The most popular story on Slate right now is a call for “ghosting,” or, in slightly more ethnophobic terms, the “Irish goodbye.” In it, Seth Stevenson argues that bidding adieu is inevitably awkward and therefore pointless and the expectation to do so should be done away with in polite society. Better to email or text your a host a thank you the following day, than stammer through a drawn-out goodbye late in the evening. He writes:
Goodbyes are, by their very nature, at least a mild bummer. They represent the waning of an evening or event. By the time we get to them, we’re often tired, drunk, or both. The short-timer just wants to go home to bed, while the night owl would prefer not to acknowledge the growing lateness of the hour. These sorts of goodbyes inevitably devolve into awkward small talk that lasts too long and then peters out. We vow vaguely to meet again, then linger for a moment, thinking of something else we might say before the whole exchange fizzles and we shuffle apart.
Jews, as popular lore goes, are incapable of ghosting. I, quite possibly because I am Jewish, am incapable of ghosting. As the old joke goes: “WASPs leave and don’t say goodbye, Jews say goodbye and don’t leave.”
I have always longed to be the type of person who can pull of this cool exit. (Is this due to a minor case of self-hatred rooted in my fear that I am a little too similar to “The Nanny” than I care to admit? Probably.) Instead, I am the very one who can often be found hovering under a doorway, purse on my arm, while last thoughts and feelings are swapped and improbable plans are made.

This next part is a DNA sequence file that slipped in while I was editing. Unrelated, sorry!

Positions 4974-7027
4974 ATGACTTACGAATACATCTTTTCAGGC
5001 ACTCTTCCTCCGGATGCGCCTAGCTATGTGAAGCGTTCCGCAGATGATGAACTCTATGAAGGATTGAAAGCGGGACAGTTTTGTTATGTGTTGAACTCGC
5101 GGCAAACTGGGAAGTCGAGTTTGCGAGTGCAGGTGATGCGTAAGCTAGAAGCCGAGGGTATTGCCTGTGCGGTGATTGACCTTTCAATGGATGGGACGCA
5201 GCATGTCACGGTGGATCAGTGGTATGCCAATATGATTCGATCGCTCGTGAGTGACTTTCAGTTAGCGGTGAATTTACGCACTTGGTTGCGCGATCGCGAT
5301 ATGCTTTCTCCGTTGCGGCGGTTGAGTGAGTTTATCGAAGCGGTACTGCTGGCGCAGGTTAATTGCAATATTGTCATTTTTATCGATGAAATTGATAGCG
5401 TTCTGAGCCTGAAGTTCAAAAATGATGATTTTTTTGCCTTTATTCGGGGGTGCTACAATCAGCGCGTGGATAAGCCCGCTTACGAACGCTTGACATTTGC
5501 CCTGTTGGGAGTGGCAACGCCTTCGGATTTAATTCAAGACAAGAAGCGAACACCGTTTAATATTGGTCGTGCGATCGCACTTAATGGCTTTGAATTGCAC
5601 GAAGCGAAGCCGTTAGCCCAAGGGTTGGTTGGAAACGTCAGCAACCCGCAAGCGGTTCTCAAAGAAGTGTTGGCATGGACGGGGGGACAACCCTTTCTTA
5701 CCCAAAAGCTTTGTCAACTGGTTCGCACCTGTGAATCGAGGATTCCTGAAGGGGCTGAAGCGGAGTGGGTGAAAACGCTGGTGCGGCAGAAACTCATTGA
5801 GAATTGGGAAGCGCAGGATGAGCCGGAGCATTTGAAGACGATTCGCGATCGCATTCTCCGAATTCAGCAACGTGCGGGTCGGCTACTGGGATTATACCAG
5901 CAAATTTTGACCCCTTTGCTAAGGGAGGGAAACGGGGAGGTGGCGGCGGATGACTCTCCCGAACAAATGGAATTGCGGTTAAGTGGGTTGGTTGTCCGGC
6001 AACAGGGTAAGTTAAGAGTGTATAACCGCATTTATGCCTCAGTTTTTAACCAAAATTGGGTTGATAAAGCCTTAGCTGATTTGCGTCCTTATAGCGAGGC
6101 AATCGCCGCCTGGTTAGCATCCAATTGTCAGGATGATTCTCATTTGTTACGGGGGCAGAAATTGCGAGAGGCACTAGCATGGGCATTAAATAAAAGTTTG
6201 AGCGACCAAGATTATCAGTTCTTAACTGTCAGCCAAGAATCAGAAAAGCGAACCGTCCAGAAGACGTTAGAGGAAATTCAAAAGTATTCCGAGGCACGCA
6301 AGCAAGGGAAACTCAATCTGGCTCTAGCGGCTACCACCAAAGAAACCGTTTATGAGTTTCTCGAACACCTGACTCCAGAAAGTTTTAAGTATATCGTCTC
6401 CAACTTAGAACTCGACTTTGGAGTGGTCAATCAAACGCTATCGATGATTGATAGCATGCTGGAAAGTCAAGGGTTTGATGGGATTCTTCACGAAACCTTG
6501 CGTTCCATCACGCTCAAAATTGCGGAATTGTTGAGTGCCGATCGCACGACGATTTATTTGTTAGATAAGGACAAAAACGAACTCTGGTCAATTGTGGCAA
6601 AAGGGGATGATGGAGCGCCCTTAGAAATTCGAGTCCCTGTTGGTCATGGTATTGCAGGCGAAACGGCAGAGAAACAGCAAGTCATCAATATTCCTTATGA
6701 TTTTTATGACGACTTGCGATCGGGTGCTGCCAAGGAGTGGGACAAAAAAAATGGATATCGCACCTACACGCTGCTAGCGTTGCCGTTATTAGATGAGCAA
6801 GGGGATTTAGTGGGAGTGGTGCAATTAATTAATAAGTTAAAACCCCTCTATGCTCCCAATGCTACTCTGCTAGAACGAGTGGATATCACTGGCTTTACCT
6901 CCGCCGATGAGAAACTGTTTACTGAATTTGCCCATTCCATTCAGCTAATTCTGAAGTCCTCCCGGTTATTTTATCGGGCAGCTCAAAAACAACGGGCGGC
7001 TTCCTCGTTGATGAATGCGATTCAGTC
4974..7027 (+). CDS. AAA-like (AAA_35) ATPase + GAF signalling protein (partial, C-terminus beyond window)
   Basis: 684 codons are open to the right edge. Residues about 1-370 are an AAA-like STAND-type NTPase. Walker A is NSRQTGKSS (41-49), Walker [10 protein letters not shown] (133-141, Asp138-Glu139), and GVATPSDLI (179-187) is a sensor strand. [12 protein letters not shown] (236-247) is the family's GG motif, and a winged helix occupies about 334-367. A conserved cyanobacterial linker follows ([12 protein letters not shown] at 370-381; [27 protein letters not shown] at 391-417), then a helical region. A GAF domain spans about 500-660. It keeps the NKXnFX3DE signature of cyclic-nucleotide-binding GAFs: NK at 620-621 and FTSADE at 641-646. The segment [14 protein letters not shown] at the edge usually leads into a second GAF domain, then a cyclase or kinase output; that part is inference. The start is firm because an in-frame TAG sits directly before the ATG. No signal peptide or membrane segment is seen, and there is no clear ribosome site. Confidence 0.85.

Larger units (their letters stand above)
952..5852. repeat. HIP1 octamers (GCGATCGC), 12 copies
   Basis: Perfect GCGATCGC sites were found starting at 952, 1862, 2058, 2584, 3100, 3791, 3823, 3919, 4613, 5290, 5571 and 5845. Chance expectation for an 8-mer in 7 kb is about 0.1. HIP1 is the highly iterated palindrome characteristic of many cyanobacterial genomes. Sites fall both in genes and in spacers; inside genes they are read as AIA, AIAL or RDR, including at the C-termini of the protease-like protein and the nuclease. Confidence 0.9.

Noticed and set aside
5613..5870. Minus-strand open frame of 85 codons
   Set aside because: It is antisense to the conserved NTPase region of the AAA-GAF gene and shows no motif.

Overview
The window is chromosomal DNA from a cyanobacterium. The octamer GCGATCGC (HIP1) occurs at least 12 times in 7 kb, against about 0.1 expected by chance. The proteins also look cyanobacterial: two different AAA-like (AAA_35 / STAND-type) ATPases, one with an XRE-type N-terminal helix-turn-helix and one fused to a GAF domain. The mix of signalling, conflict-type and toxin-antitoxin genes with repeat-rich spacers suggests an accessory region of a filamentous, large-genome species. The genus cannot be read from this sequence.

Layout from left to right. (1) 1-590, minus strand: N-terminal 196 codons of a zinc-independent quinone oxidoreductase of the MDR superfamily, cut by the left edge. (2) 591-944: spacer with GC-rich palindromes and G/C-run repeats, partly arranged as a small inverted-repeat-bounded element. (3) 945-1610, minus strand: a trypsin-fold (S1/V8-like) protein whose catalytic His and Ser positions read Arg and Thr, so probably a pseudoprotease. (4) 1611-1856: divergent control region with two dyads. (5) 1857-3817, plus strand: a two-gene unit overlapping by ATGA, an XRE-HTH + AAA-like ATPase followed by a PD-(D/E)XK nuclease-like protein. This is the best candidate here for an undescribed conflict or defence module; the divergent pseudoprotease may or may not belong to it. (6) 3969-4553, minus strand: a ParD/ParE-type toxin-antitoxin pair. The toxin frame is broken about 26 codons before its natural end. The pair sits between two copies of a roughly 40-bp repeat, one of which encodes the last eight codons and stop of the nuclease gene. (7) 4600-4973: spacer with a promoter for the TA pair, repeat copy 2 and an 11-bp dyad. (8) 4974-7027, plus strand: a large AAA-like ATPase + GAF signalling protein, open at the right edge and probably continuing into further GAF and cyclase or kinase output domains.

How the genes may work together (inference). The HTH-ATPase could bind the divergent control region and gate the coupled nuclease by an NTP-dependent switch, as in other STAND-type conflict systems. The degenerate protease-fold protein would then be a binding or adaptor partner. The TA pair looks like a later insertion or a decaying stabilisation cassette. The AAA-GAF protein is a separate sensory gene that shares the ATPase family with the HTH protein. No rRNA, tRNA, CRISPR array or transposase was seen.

But reading Stevenson’s portrayal of the goodbyes he wishes to say goodbye to has made me realize just how glad I am to be part of a culture that sees the beauty of the exchange.
Stevenson hates goodbyes because, in his eyes, they involve two people suffering through a conversation they would rather avoid but feel powerless to stop. Seth, I don’t think it is the goodbye you should get rid of, it is your friends.
When I am engaged in a proper two-way Jewish goodbye, there is no awkward small talk or vague vows to meet again, and it doesn’t end with the conversation fizzling out and us shuffling apart. Instead, we rush to learn just a little more from one another, to tell each other how lovely it was to see their face and how we really wish it could happen more often. The duration of the goodbye is directly connected to the feeling of genuine affection between the parties parting—the longer it lasts the more we are blissing out on the magic of human connection.
Ghosting might be a fine way to go at a party of acquaintances, but I sure hope, before writing off goodbyes completely, that guys like Seth get to experience a good “Jewish” one. Goodbye.
Follow Elissa Strauss on Twitter at @elissaavery.
Elissa Strauss has written for the Forward over a number of years. She is a regular contributor to CNN, whose work has been published in a number of publications including The New York Times, Glamour, ELLE, and Longreads.
A Defense of the Jewish Goodbye